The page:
Hmm, dunno. The talk was about the ABL and brightness, but looking at the third column, if they had really done that and achieved 90% of BT.2020, then that is the headline I would have expected; it would be absolutely huge news!
I don't know whether they have expanded color gamut or not, but I think "more brightness!" would still be the #1 thing they would highlight at CES if they do both things. Brighter image probably makes more sense to the marketing team.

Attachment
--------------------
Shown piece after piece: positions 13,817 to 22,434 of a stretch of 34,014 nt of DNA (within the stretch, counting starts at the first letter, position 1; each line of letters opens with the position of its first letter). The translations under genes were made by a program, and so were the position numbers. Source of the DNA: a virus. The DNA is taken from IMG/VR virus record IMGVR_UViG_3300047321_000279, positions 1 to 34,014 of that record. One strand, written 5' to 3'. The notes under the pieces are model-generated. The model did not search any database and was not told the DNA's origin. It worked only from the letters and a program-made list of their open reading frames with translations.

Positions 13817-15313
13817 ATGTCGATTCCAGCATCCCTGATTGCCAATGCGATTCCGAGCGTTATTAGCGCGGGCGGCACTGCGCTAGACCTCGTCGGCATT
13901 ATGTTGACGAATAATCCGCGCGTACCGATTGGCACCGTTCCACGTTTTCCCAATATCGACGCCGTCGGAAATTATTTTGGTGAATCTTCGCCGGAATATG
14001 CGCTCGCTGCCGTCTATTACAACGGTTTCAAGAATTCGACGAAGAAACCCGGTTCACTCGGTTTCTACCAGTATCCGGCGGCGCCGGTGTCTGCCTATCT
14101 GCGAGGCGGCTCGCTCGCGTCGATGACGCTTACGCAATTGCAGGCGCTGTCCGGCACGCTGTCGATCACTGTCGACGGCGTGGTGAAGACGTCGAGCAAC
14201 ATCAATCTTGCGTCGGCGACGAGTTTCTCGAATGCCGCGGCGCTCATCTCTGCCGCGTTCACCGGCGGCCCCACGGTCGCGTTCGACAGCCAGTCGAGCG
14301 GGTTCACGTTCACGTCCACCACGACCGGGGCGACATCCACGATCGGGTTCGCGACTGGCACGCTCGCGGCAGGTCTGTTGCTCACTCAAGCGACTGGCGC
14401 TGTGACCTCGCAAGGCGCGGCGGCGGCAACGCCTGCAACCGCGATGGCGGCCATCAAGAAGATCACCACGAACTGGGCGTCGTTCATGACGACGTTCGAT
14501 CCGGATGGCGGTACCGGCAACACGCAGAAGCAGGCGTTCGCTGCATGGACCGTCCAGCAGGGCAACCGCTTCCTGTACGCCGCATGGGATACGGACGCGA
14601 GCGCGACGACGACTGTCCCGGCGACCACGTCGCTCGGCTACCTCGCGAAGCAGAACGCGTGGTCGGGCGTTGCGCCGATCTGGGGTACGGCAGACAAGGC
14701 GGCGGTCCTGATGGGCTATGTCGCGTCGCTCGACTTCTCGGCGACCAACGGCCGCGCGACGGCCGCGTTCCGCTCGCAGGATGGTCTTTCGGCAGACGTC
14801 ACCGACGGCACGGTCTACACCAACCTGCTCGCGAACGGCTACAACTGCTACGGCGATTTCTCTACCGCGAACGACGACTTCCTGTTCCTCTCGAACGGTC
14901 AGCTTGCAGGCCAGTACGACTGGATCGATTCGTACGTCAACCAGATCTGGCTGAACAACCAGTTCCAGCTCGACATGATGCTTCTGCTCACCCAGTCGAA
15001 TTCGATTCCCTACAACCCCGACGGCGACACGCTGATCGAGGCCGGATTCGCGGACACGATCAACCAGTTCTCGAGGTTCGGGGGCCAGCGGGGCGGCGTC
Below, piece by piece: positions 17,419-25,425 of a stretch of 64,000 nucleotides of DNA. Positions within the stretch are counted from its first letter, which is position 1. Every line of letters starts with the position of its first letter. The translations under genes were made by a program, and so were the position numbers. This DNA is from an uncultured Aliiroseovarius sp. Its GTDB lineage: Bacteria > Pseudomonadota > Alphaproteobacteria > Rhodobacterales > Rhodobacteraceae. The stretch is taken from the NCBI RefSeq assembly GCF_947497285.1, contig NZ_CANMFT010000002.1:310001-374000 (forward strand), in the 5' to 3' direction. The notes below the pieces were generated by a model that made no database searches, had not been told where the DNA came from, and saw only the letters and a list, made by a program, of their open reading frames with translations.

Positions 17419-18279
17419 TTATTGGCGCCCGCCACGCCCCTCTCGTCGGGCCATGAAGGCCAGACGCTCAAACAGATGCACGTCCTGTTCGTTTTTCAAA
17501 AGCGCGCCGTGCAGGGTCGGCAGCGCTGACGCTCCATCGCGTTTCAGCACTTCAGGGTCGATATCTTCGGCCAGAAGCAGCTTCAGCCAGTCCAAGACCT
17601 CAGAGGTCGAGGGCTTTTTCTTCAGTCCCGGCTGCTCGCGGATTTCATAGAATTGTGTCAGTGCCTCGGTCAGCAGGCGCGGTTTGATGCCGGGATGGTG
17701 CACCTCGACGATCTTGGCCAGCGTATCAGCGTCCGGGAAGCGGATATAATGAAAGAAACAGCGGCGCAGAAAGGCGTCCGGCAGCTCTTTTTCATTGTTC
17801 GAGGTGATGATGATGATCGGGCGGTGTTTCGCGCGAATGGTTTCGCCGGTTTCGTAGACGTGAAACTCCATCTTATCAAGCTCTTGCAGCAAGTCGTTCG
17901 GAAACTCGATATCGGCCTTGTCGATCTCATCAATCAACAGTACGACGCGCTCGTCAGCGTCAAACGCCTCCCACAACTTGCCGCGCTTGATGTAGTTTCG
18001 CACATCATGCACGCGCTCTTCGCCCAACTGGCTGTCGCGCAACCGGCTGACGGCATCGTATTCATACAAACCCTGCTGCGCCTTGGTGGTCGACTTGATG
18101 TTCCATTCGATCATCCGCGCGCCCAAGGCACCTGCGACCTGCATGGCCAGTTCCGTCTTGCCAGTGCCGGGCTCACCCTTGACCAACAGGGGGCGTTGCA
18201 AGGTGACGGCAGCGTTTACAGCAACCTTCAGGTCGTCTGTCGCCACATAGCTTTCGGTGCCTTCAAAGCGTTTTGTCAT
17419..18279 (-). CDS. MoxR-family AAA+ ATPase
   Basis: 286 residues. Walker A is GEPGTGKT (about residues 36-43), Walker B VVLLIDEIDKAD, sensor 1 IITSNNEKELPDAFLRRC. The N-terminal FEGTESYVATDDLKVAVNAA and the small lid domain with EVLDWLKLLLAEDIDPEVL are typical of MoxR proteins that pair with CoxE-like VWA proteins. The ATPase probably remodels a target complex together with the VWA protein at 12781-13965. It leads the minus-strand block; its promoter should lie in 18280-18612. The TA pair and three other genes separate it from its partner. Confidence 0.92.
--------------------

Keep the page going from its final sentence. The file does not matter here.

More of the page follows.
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That is what I would do, yes. I'm not that interested in the peak 100% increasing that much, that can already be quite bothersome whereas increasing the 5, 10, 25% window brightness/color volume I'm down with. People talk about HDR sometimes being too bright and hurting their eyes but this depends on the content. Scenes in games/movies with HDR highlights are quite pleasing to the eye in general (car front/rear headlights at night on racing games or movies like John Wick 3, lightning in Shadow of the Tomb Raider, neon signs in Resident Evil 3) and those can go up as much as the tv can do. But you watch The Matrix, when Morpheus takes Neo to the loading system with it's all white background, and I had to cover my eyes some, even though that's hitting a much lower nit value in part because of ABL, but since it occupies most of my 65in screen, it's harder on the eyes. But relaxing ABL a bit has benefits for things like hockey or certain games that are vibrant (Mario Sunshine, Dragon Ball FighterZ).